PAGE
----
KEVIN HARTMAN: Our goal as mentors is to create an engaging environment of passion for the game, mutual respect for each other, and a motivation to become more. I am proud to work alongside coaches who can understand various age groups' psychological and physiological needs while knowing when it is time to shift from developmental fundamentals to conditioning and more tactical training. IMG Academy is committed to recruiting and retaining coaches who understand the game and have had prior successes in the development of young players and youth soccer programs.

SA: Do you have any examples of methods your coaches used that you have adopted?

KEVIN HARTMAN: Sigi Schmid, my coach at UCLA and the Los Angeles Galaxy, and now current coach of the Seattle Sounders, taught me it was important for players to discover answers for themselves … to be independent thinkers.

By using questions, he was able to coax that “eureka moment” out of his players. Those “eureka moments” stuck with me longer than simply being told by the coach.

SA: Anything your former coaches did that you avoid?

KEVIN HARTMAN: I recall having an important game coming up, when my coach decided he was going to share an insight with me. His lesson was about the power of the human mind. To illustrate, as we walked towards the field, he grabbed the player behind us and asked him if he was feeling OK.

Believe it or not, within seconds, he convinced the player that he was ill and that he needed a day off. Unfortunately, the player the coach addressed was our most prolific scorer. The timing of the coach’s intervention contributed to a less than ideal preparation and performance by the team. I learned a valuable lesson not only about the power of the human mind, but also the importance of timing in addressing a player’s development.

SA: What’s the biggest mistake youth coaches make?

KEVIN HARTMAN: My belief is that one of the biggest mistakes made is over-coaching. Too often coaches skip through the fundamental and critical technical aspects and jump to the tactics of the game. Player growth has to be timed properly. One of the strengths of our program is the primary emphasis on fundamentals and then a properly timed and executed focus on tactics. This minimizes the confusion in a player’s mind by allowing for directed focus on specific areas of player development and game tactics.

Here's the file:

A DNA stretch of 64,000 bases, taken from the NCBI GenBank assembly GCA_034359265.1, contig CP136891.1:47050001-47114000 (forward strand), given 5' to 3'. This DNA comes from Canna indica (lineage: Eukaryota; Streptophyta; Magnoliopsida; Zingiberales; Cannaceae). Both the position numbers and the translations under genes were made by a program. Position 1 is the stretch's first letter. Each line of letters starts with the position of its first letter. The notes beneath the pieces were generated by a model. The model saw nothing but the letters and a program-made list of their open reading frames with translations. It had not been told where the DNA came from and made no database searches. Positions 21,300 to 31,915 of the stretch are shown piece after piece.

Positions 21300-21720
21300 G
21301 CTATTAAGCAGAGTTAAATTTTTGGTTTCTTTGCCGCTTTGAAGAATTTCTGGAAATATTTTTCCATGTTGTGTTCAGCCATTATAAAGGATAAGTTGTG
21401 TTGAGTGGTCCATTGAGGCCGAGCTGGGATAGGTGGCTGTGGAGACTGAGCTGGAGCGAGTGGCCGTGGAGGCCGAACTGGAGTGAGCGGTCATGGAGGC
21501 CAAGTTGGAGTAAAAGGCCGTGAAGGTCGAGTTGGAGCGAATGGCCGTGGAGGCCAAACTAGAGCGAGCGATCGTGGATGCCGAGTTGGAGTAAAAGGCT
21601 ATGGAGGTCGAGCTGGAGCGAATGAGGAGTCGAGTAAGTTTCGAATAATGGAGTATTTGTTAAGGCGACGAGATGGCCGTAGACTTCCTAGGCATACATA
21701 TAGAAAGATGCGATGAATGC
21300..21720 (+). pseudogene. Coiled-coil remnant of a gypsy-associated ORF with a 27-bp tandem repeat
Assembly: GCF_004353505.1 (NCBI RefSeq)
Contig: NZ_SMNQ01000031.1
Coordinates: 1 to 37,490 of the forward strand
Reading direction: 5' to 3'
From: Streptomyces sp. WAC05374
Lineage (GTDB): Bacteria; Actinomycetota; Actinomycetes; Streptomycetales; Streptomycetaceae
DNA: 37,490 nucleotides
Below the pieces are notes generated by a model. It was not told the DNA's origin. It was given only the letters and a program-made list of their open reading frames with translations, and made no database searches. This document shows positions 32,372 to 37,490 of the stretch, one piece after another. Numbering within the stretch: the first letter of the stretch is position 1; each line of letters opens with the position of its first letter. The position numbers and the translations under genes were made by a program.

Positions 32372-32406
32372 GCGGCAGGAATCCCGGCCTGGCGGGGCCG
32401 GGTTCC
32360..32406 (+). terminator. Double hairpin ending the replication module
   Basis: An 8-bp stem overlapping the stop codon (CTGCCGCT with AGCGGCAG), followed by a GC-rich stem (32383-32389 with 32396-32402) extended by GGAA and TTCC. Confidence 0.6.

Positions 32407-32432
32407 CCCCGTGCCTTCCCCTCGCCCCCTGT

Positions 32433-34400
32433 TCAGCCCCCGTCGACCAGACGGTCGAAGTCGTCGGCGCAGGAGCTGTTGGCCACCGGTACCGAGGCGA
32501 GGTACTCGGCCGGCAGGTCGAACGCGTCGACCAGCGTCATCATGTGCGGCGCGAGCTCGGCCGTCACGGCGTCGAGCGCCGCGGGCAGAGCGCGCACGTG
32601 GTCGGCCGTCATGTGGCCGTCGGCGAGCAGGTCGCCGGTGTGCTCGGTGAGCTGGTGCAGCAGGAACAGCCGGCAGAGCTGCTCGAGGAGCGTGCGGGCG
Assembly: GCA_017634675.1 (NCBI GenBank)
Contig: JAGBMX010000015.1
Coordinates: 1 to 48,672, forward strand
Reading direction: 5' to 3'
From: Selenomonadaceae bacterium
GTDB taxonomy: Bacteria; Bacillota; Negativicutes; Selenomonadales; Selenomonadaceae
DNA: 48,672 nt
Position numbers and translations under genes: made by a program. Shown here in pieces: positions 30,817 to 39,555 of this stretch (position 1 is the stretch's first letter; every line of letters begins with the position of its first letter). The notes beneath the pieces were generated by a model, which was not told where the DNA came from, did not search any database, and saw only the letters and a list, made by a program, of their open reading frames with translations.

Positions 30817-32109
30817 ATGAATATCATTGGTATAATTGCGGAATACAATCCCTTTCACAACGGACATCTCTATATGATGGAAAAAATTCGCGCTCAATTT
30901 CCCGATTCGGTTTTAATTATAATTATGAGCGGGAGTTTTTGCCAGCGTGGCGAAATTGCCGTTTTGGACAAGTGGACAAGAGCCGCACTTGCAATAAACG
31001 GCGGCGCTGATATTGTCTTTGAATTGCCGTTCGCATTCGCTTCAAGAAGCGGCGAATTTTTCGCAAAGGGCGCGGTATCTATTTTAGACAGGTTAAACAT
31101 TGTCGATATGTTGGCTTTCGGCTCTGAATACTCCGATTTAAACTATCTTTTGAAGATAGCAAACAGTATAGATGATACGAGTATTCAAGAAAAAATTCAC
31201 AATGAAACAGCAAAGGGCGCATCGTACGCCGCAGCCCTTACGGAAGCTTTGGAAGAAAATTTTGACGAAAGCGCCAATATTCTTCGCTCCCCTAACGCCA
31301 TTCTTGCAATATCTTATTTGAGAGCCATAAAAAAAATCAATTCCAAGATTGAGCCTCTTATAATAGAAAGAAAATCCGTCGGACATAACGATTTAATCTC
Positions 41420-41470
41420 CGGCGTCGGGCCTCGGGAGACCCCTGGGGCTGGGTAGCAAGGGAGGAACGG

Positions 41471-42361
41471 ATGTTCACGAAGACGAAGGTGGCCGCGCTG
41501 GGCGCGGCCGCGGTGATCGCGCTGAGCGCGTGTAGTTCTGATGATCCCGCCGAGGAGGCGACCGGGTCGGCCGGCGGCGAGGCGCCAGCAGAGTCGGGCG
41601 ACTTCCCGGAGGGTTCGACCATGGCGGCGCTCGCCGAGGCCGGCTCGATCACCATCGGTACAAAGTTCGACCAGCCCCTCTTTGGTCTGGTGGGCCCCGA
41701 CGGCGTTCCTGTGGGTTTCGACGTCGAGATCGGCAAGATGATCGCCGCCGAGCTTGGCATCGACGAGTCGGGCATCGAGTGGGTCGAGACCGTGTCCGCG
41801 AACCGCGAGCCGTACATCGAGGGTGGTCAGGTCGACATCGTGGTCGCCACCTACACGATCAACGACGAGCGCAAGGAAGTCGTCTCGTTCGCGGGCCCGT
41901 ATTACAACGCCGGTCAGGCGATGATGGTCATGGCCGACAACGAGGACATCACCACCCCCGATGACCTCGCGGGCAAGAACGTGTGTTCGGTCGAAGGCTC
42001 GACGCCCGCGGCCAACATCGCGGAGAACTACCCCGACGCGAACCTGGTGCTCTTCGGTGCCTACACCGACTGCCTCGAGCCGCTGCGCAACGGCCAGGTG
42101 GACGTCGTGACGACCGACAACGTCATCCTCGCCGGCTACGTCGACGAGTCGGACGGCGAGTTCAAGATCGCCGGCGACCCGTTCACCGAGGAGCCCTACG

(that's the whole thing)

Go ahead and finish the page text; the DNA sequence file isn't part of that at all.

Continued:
SA: What’s your advice for coaches at the youngest ages?

KEVIN HARTMAN: Most of my memories as a child were the fun times that I had playing the game with friends. While I will never dispute the importance of coaching at a young age, it is critical that the kids have fun. If a coach is able to ignite passion for the game within the players, the coach will drastically increase the chances of success. It is amazing what obstacles players are willing to overcome if they believe there is enjoyment ahead. This was a key element in my early and continuing love for the game.

SA: Do you think kids are much different now than when you were in youth soccer and should coaches be aware that they might need to coach differently than how they were coached at the youth level?

KEVIN HARTMAN: Today, youth players have so many more opportunities than I did. Growing up in rural Virginia, I had limited chances to learn about the game, but luckily there were a few coaches (interestingly, mostly women) who coached youth soccer and wanted their sons and daughters to play the game. I had to seek out regional colleges and universities with soccer camps at an early age -- one of those was a goalkeeper-specific camp, which I fell in love with.

When my family relocated to Southern California in high school, my access to soccer resources increased dramatically, and I was able to grow and learn from coaches I sought out at that time. Fast forward to today -- there are abundant resources for children to develop, especially at a place like IMG Academy.